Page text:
To revive the message of inclusive and sustainable living of Mahatma Gandhi and Nelson Mandela, the Gandhi-Mandela Peace Initiative was launched by Kartikeya Sharma, Founder, Sunday Guardian Foundation; Dr Anurag Batra, Founder, Believe Foundation, and Chairman, Businessworld; and Tarina Patel, Founder, Dr Ramanbhai Patel Foundation (RBP), at Hotel Imperial in New Delhi
The event, which was attended by a number of political dignitaries and social activists, among others, was aimed to look back at the philosophy of Gandhi and Mandela accepting change for a better future.
In his keynote address, Justice A.K. Sikri, Chairman of National Broadcasting Authority and former Supreme Court judge, drew parallels between the lives of the two leaders, how both were lawyers and both took to the streets to protest against the injustice done to them and their people.
This was followed by a panel discussion on environment and sustainability, the panelists for which were Kartikeya Sharma, Founder, Sunday Guardian Foundation; Walter Lindner, German Ambassador to India; Ricky Kej, Grammy Award winner and environmentalist; Dr Devendra Kumar Agrawal, expert member of National Green Tribunal, and Mahendra Modi, DGP, advisor to the government on the issue. The panel was moderated by Sudhir Mishra, environmental lawyer and committee member of the Ministry of Environment and Forest, Government of India.
Talking of Mahatma Gandhi’s compassion and his commitment to principles of non-violence, Kartikeya Sharma gave the example of an incident from Gandhiji’s life where Jamnalal Bajaj gave him a piece of land and Gandhi said: “I have two conditions, one, that you will spend more than Rs 100 building the ashram and, second, that there should be no harm to any animal or any other living being.” Sharma also spoke about the media’s role in creating consciousness about environment protection and sustainable living, citing the example of how Sunday Guardian Foundation and iTV Network contributed crores and gave airtime and space to issues of environmental concerns.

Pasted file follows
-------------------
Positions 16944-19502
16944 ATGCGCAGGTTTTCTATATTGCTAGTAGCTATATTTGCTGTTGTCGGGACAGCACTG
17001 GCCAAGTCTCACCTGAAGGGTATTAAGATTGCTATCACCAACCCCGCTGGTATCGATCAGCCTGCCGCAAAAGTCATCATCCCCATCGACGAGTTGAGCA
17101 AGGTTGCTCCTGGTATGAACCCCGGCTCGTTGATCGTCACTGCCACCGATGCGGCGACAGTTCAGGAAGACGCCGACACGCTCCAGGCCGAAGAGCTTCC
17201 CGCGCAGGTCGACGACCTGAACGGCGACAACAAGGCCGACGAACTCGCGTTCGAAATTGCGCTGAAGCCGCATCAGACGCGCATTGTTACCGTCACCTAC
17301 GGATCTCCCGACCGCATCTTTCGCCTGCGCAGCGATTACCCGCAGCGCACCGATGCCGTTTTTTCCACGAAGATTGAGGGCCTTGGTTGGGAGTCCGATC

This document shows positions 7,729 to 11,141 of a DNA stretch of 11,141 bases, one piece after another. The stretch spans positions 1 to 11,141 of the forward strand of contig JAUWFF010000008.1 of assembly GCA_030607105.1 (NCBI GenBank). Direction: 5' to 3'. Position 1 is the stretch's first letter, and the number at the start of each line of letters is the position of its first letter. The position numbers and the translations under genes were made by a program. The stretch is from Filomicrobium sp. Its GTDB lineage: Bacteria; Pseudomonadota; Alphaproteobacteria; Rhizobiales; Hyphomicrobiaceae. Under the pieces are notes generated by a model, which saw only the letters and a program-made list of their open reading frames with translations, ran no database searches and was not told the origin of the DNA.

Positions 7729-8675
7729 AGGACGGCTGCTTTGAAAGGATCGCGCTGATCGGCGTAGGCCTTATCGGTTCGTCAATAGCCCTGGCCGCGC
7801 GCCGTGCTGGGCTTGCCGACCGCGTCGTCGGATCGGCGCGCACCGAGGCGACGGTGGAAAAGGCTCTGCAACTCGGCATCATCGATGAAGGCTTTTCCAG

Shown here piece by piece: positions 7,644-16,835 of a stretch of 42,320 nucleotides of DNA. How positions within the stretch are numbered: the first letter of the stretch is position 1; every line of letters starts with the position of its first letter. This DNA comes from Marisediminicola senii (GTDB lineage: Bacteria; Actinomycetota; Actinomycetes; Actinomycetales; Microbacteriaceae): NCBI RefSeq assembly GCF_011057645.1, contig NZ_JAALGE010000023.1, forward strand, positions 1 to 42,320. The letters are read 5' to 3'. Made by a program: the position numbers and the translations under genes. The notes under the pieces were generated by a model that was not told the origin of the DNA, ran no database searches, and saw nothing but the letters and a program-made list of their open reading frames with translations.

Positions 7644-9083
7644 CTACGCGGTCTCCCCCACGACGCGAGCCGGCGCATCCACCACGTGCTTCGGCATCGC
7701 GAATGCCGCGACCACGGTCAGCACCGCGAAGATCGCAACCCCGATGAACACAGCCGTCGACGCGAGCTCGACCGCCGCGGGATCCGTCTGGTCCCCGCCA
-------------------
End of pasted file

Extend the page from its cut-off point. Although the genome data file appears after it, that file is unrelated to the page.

Tarina Patel, Founder of Dr Ramanbhai Patel Foundation (RBP), who was born in South Africa and has lived in both countries, said that she never faced an identity crisis in either of the countries. “As a South African living in India and as an Indian living in South Africa, brought many challenges, but I chose to embrace them,” she said.
Talking about gender equality, Patel said that it is actually women who are fighting for men’s equality and women are much stronger and powerful. “Gandhi and Mandela fought for what they thought was right for humanity and that made all the difference and if people are ready to commit to right things, there won’t be a need to punish people or have laws,” Patel said.
Ramanbhai Patel was a respected doctor in South Africa who dedicated five decades to the service of underprivileged and disadvantaged communities. The Dr Ramanbhai Patel Foundation provides innovative medical technology for early diagnosis and preventative healthcare for communities without medical infrastructure and resources, including medical training programmes to educate local health care practitioners. The Foundation is doing ground breaking work for the underprivileged and operates between India and South Africa.
“The way Mahatma Gandhi and Nelson Mandela approached social problems was impressive and revolutionary,” Kartikeya Sharma said in his keynote speech.
Further he announced the iTV Network’s initiative for the formation of AskGandhi.in to spread the teachings and ideologies of Mahatma Gandhi.
He added: “It’s a great opportunity to profess the teachings of both the iconic leaders. AskGandhi.in is an interactive platform for the current and future generations to engage with the ideals and principles on every facet of Mahatma Gandhi’s life. Both Gandhi and Mandela showed the way of change, peace and social fabric to the world.”